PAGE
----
Surely, looking for how to joint wood, you have already watch in a woodworking blog or in a YouTube video that it is possible to joint the edges of the wood boards using the router table and a straight router bit. Jointing on the router table is not a technique that I will use often, as I have my DIY thickness planer, but I wanted to see if it was as simple as it seems to be.
Until now I had not tried jointing with the router table, because with the router fence I had so far I could not try this technique. But since I attached another split fence to the DIY router table fence, I can now try this woodworking trick.
This woodworking trick consists of separating the part of the split fence that is after the router bit by about one millimeter from the one piece fence. So, I insert a spacer between this part of the split fence and the one piece fence, while leaving against the one piece fence the part of the split fence that is before the router bit. You can see how I made the woodworking jigs in the woodworking projects tab on this blog.
The purpose of this woodworking trick, separating one part of the split fence and leaving the other part against the one piece fence, is to set up a configuration similar to that of the jointers. If we move the fence laterally until the split fence we shimmed is perfectly aligned with the router bit cutting edge, this shimmed part of the split fence acts like the fixed base (the outfeed table) we have in a jointer after the cutting blades. And the unshimmed part of the split fence before the blades is slightly shifted inward a depth equal to the thick of wood we are going to remove when jointing.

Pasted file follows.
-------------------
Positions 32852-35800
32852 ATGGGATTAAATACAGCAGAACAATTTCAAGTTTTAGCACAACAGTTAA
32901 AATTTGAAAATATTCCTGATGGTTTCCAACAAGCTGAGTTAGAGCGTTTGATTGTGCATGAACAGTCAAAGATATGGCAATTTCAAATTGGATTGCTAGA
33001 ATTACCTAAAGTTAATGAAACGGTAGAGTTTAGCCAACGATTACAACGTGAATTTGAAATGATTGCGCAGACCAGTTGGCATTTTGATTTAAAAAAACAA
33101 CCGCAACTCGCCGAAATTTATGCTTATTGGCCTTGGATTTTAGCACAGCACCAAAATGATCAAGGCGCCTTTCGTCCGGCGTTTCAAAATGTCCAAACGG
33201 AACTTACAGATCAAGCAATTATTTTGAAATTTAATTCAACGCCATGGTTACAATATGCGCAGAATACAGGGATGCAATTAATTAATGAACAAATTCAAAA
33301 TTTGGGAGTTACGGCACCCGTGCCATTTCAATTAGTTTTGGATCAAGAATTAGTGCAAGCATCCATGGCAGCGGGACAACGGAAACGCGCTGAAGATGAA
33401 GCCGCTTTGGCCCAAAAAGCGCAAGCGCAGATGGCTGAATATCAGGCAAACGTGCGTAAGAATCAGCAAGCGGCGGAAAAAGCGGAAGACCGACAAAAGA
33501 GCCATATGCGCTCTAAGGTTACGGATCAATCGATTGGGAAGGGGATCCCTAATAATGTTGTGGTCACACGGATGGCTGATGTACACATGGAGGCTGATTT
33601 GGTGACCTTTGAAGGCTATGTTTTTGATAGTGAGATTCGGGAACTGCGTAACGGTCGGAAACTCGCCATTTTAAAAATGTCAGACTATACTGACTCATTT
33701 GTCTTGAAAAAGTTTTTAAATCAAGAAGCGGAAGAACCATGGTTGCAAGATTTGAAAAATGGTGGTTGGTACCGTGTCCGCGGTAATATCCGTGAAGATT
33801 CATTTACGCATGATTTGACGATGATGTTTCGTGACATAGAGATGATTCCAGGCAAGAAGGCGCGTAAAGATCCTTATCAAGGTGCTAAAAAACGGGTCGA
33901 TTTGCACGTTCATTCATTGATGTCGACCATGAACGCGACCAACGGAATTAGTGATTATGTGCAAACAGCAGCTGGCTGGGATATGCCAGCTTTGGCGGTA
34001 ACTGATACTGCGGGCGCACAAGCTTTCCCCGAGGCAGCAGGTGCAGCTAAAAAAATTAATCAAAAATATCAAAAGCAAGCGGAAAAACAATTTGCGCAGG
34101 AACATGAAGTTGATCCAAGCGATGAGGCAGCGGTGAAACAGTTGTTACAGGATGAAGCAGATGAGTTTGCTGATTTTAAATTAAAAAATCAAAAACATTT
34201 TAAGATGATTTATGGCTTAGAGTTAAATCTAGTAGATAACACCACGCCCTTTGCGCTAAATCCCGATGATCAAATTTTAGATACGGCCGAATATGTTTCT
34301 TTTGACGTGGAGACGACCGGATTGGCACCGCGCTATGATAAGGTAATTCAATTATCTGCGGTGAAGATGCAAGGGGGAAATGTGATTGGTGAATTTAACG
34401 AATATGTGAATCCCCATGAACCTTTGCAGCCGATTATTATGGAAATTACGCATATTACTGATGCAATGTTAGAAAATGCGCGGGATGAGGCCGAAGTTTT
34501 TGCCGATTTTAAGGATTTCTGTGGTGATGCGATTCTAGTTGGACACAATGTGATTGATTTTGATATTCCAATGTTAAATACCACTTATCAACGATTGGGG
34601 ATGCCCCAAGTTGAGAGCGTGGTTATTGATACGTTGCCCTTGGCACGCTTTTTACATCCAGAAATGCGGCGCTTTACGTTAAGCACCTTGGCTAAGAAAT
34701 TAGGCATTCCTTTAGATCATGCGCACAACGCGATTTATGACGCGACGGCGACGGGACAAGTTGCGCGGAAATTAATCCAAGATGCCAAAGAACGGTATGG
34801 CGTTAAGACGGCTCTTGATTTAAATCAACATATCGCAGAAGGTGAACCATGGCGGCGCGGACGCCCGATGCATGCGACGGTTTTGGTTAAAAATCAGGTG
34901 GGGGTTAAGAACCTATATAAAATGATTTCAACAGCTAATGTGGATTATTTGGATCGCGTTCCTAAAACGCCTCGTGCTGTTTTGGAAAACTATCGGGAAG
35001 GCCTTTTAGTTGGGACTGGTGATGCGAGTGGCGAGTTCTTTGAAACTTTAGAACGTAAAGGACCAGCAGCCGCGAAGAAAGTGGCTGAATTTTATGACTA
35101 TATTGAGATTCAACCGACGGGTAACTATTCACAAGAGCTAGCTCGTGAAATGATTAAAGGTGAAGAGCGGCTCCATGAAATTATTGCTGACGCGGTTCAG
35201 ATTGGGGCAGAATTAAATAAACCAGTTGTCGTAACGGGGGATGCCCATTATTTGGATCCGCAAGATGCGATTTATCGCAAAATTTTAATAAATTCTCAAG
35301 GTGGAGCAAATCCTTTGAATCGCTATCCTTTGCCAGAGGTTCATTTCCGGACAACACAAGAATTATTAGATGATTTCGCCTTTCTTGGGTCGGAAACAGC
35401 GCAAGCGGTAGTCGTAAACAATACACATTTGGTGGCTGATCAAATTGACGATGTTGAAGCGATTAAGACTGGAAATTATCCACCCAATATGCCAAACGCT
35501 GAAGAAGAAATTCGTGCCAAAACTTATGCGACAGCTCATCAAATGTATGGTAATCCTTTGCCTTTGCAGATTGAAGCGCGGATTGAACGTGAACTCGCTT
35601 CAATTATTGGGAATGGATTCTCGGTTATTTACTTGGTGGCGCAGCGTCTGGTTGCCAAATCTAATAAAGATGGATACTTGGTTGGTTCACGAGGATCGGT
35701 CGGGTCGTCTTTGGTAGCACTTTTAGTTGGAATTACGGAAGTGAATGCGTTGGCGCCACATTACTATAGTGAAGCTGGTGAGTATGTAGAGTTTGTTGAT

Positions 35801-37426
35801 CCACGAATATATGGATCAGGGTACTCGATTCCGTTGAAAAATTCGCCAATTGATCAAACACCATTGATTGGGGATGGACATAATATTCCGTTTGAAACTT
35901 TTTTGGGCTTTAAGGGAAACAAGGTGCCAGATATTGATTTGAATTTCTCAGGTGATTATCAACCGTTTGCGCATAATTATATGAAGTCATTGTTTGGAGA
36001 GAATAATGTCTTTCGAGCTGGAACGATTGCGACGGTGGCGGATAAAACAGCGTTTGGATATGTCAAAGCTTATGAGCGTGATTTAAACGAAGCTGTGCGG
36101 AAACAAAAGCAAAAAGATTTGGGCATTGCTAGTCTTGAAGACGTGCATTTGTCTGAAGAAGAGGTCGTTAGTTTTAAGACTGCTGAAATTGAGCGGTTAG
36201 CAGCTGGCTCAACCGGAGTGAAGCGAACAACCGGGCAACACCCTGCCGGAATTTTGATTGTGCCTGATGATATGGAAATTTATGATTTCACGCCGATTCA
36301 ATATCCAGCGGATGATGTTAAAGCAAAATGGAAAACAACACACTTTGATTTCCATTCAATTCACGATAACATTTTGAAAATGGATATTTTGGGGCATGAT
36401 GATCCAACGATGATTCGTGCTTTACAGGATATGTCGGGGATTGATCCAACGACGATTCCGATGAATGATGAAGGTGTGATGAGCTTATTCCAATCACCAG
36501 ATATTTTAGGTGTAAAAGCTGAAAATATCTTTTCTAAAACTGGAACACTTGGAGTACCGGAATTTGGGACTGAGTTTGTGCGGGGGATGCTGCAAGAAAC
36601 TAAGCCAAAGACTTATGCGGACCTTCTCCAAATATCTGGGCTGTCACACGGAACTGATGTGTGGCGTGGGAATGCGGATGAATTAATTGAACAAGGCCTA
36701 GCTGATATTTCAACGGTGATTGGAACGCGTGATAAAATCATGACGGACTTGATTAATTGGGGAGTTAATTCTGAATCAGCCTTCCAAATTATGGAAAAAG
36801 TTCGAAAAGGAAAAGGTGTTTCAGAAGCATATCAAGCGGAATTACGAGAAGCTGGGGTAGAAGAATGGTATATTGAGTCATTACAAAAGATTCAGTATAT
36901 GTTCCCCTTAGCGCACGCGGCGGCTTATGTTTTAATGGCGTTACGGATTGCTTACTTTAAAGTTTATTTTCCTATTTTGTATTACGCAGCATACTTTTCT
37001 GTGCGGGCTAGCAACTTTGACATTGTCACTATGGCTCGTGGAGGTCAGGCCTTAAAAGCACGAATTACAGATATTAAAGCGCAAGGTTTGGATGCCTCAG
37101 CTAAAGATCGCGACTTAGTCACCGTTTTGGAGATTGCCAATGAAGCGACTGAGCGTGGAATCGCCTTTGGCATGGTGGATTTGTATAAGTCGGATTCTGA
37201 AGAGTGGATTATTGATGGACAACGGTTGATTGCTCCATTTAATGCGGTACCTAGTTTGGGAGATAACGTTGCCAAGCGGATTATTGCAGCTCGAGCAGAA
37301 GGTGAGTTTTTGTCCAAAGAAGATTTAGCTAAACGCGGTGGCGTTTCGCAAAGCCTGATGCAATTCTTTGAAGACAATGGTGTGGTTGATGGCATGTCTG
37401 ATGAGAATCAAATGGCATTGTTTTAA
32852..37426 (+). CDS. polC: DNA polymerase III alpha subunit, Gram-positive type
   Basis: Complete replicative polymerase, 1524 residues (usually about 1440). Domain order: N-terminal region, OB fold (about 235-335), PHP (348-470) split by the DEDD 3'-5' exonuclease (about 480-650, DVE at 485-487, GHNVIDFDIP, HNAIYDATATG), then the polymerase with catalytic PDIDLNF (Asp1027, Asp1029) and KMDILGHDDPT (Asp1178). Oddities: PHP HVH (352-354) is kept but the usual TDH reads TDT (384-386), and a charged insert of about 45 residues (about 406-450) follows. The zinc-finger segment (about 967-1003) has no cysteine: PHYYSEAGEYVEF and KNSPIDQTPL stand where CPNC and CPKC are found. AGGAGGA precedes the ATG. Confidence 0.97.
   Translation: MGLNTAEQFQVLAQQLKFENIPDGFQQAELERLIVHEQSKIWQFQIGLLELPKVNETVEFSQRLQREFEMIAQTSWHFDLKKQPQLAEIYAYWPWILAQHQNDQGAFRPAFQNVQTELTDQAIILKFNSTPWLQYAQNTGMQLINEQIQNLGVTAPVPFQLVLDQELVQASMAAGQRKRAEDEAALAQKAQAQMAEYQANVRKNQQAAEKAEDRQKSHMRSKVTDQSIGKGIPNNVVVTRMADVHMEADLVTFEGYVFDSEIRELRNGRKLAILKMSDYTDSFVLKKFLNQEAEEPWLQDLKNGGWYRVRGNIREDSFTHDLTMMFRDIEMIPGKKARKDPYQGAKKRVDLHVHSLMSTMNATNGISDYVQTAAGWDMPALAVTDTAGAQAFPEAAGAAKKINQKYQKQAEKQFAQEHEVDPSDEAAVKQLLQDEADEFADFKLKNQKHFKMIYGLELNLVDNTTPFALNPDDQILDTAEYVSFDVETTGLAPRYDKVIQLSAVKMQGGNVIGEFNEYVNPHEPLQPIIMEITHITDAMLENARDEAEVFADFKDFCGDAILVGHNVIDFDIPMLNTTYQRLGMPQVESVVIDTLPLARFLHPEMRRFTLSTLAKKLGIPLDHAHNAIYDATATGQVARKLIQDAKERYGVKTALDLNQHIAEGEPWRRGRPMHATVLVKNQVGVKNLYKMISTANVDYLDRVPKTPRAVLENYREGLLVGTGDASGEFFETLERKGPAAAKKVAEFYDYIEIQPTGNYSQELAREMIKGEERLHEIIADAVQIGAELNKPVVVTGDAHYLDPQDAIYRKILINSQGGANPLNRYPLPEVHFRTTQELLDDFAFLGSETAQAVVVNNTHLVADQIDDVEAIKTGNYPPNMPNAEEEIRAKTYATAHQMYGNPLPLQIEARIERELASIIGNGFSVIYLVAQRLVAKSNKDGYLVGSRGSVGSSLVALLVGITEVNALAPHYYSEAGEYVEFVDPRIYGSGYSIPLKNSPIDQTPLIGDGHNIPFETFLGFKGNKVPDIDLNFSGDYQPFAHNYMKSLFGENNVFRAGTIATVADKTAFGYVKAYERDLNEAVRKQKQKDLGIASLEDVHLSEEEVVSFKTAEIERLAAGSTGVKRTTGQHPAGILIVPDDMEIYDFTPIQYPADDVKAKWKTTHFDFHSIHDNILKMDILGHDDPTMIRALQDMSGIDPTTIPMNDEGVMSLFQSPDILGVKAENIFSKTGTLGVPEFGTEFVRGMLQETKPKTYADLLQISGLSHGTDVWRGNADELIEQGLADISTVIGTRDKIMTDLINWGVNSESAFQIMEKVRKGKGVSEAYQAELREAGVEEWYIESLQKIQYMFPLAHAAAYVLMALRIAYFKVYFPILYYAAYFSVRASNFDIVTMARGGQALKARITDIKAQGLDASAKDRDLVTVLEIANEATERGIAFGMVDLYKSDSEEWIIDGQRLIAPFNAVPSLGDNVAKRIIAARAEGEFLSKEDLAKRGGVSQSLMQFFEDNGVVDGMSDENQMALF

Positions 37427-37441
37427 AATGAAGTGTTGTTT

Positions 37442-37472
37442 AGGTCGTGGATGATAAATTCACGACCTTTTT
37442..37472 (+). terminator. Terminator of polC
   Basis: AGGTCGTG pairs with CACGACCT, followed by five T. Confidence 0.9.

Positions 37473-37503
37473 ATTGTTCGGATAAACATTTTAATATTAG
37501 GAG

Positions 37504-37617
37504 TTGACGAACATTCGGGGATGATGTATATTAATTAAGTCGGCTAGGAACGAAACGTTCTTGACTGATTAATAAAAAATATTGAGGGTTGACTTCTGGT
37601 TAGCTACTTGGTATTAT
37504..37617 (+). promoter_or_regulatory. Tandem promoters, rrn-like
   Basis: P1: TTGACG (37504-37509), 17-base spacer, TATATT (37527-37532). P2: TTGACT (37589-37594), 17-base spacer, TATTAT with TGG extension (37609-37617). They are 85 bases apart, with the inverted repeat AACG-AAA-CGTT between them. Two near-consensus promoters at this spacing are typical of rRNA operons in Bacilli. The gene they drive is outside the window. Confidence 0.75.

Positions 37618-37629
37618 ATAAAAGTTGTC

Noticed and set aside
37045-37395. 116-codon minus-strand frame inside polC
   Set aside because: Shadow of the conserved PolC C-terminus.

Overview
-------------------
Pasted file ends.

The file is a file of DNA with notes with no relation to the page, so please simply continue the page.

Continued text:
Jointing on the router table, trial and error:
As usual with these homemade machines, and even sometimes with purchased ones, the theory seems very simple but when it comes to jointing wood unexpected problems can appear. In my case, after several tests jointing wood boards that did not come out well, I discovered that the two parts of the split fence of the router table were not perfectly parallel. The result of this is that the wood board to be jointed does not stay flat against both parts of the split fence. Then, as seen in the following video, as it moves along the inclined part of the split fence, it separates from the straight router bit. It even separates enough so that the straight router bit does not joint the wood.
This lack of parallelism is probably due to some small deformation in the one piece fence due to the humidity in my workshop. It does not seem to be something that is going to give me problems during usual use of the router table, but it does have a great influence when it comes to performing this trick of jointing with the router table. And although it may seem simple to solve, I had to modify the shims behind the part of the split fence that works as outer table several times before I managed to get it parallel with the other part.
Once both sides of the split fence are parallel, and the jointing configuration is ready, it is now easy to joint the edges of the wood boards with the router table and leave them perfectly straight, at 90° to the faces of the boards and perfectly smooth. However, in order to obtain a perfectly smooth surface, it is advisable to check the direction of the wood grain at the infeed to the router bit before jointing. The wood grain should enter the jointer pointing outward, as seen in the pencil marks in the picture. If they come in pointing towards the router bit (you can see it better in the video), when the router bit cuts the fibers it will lift them, leaving a sandpaper-like surface instead of the smooth surface we are looking for.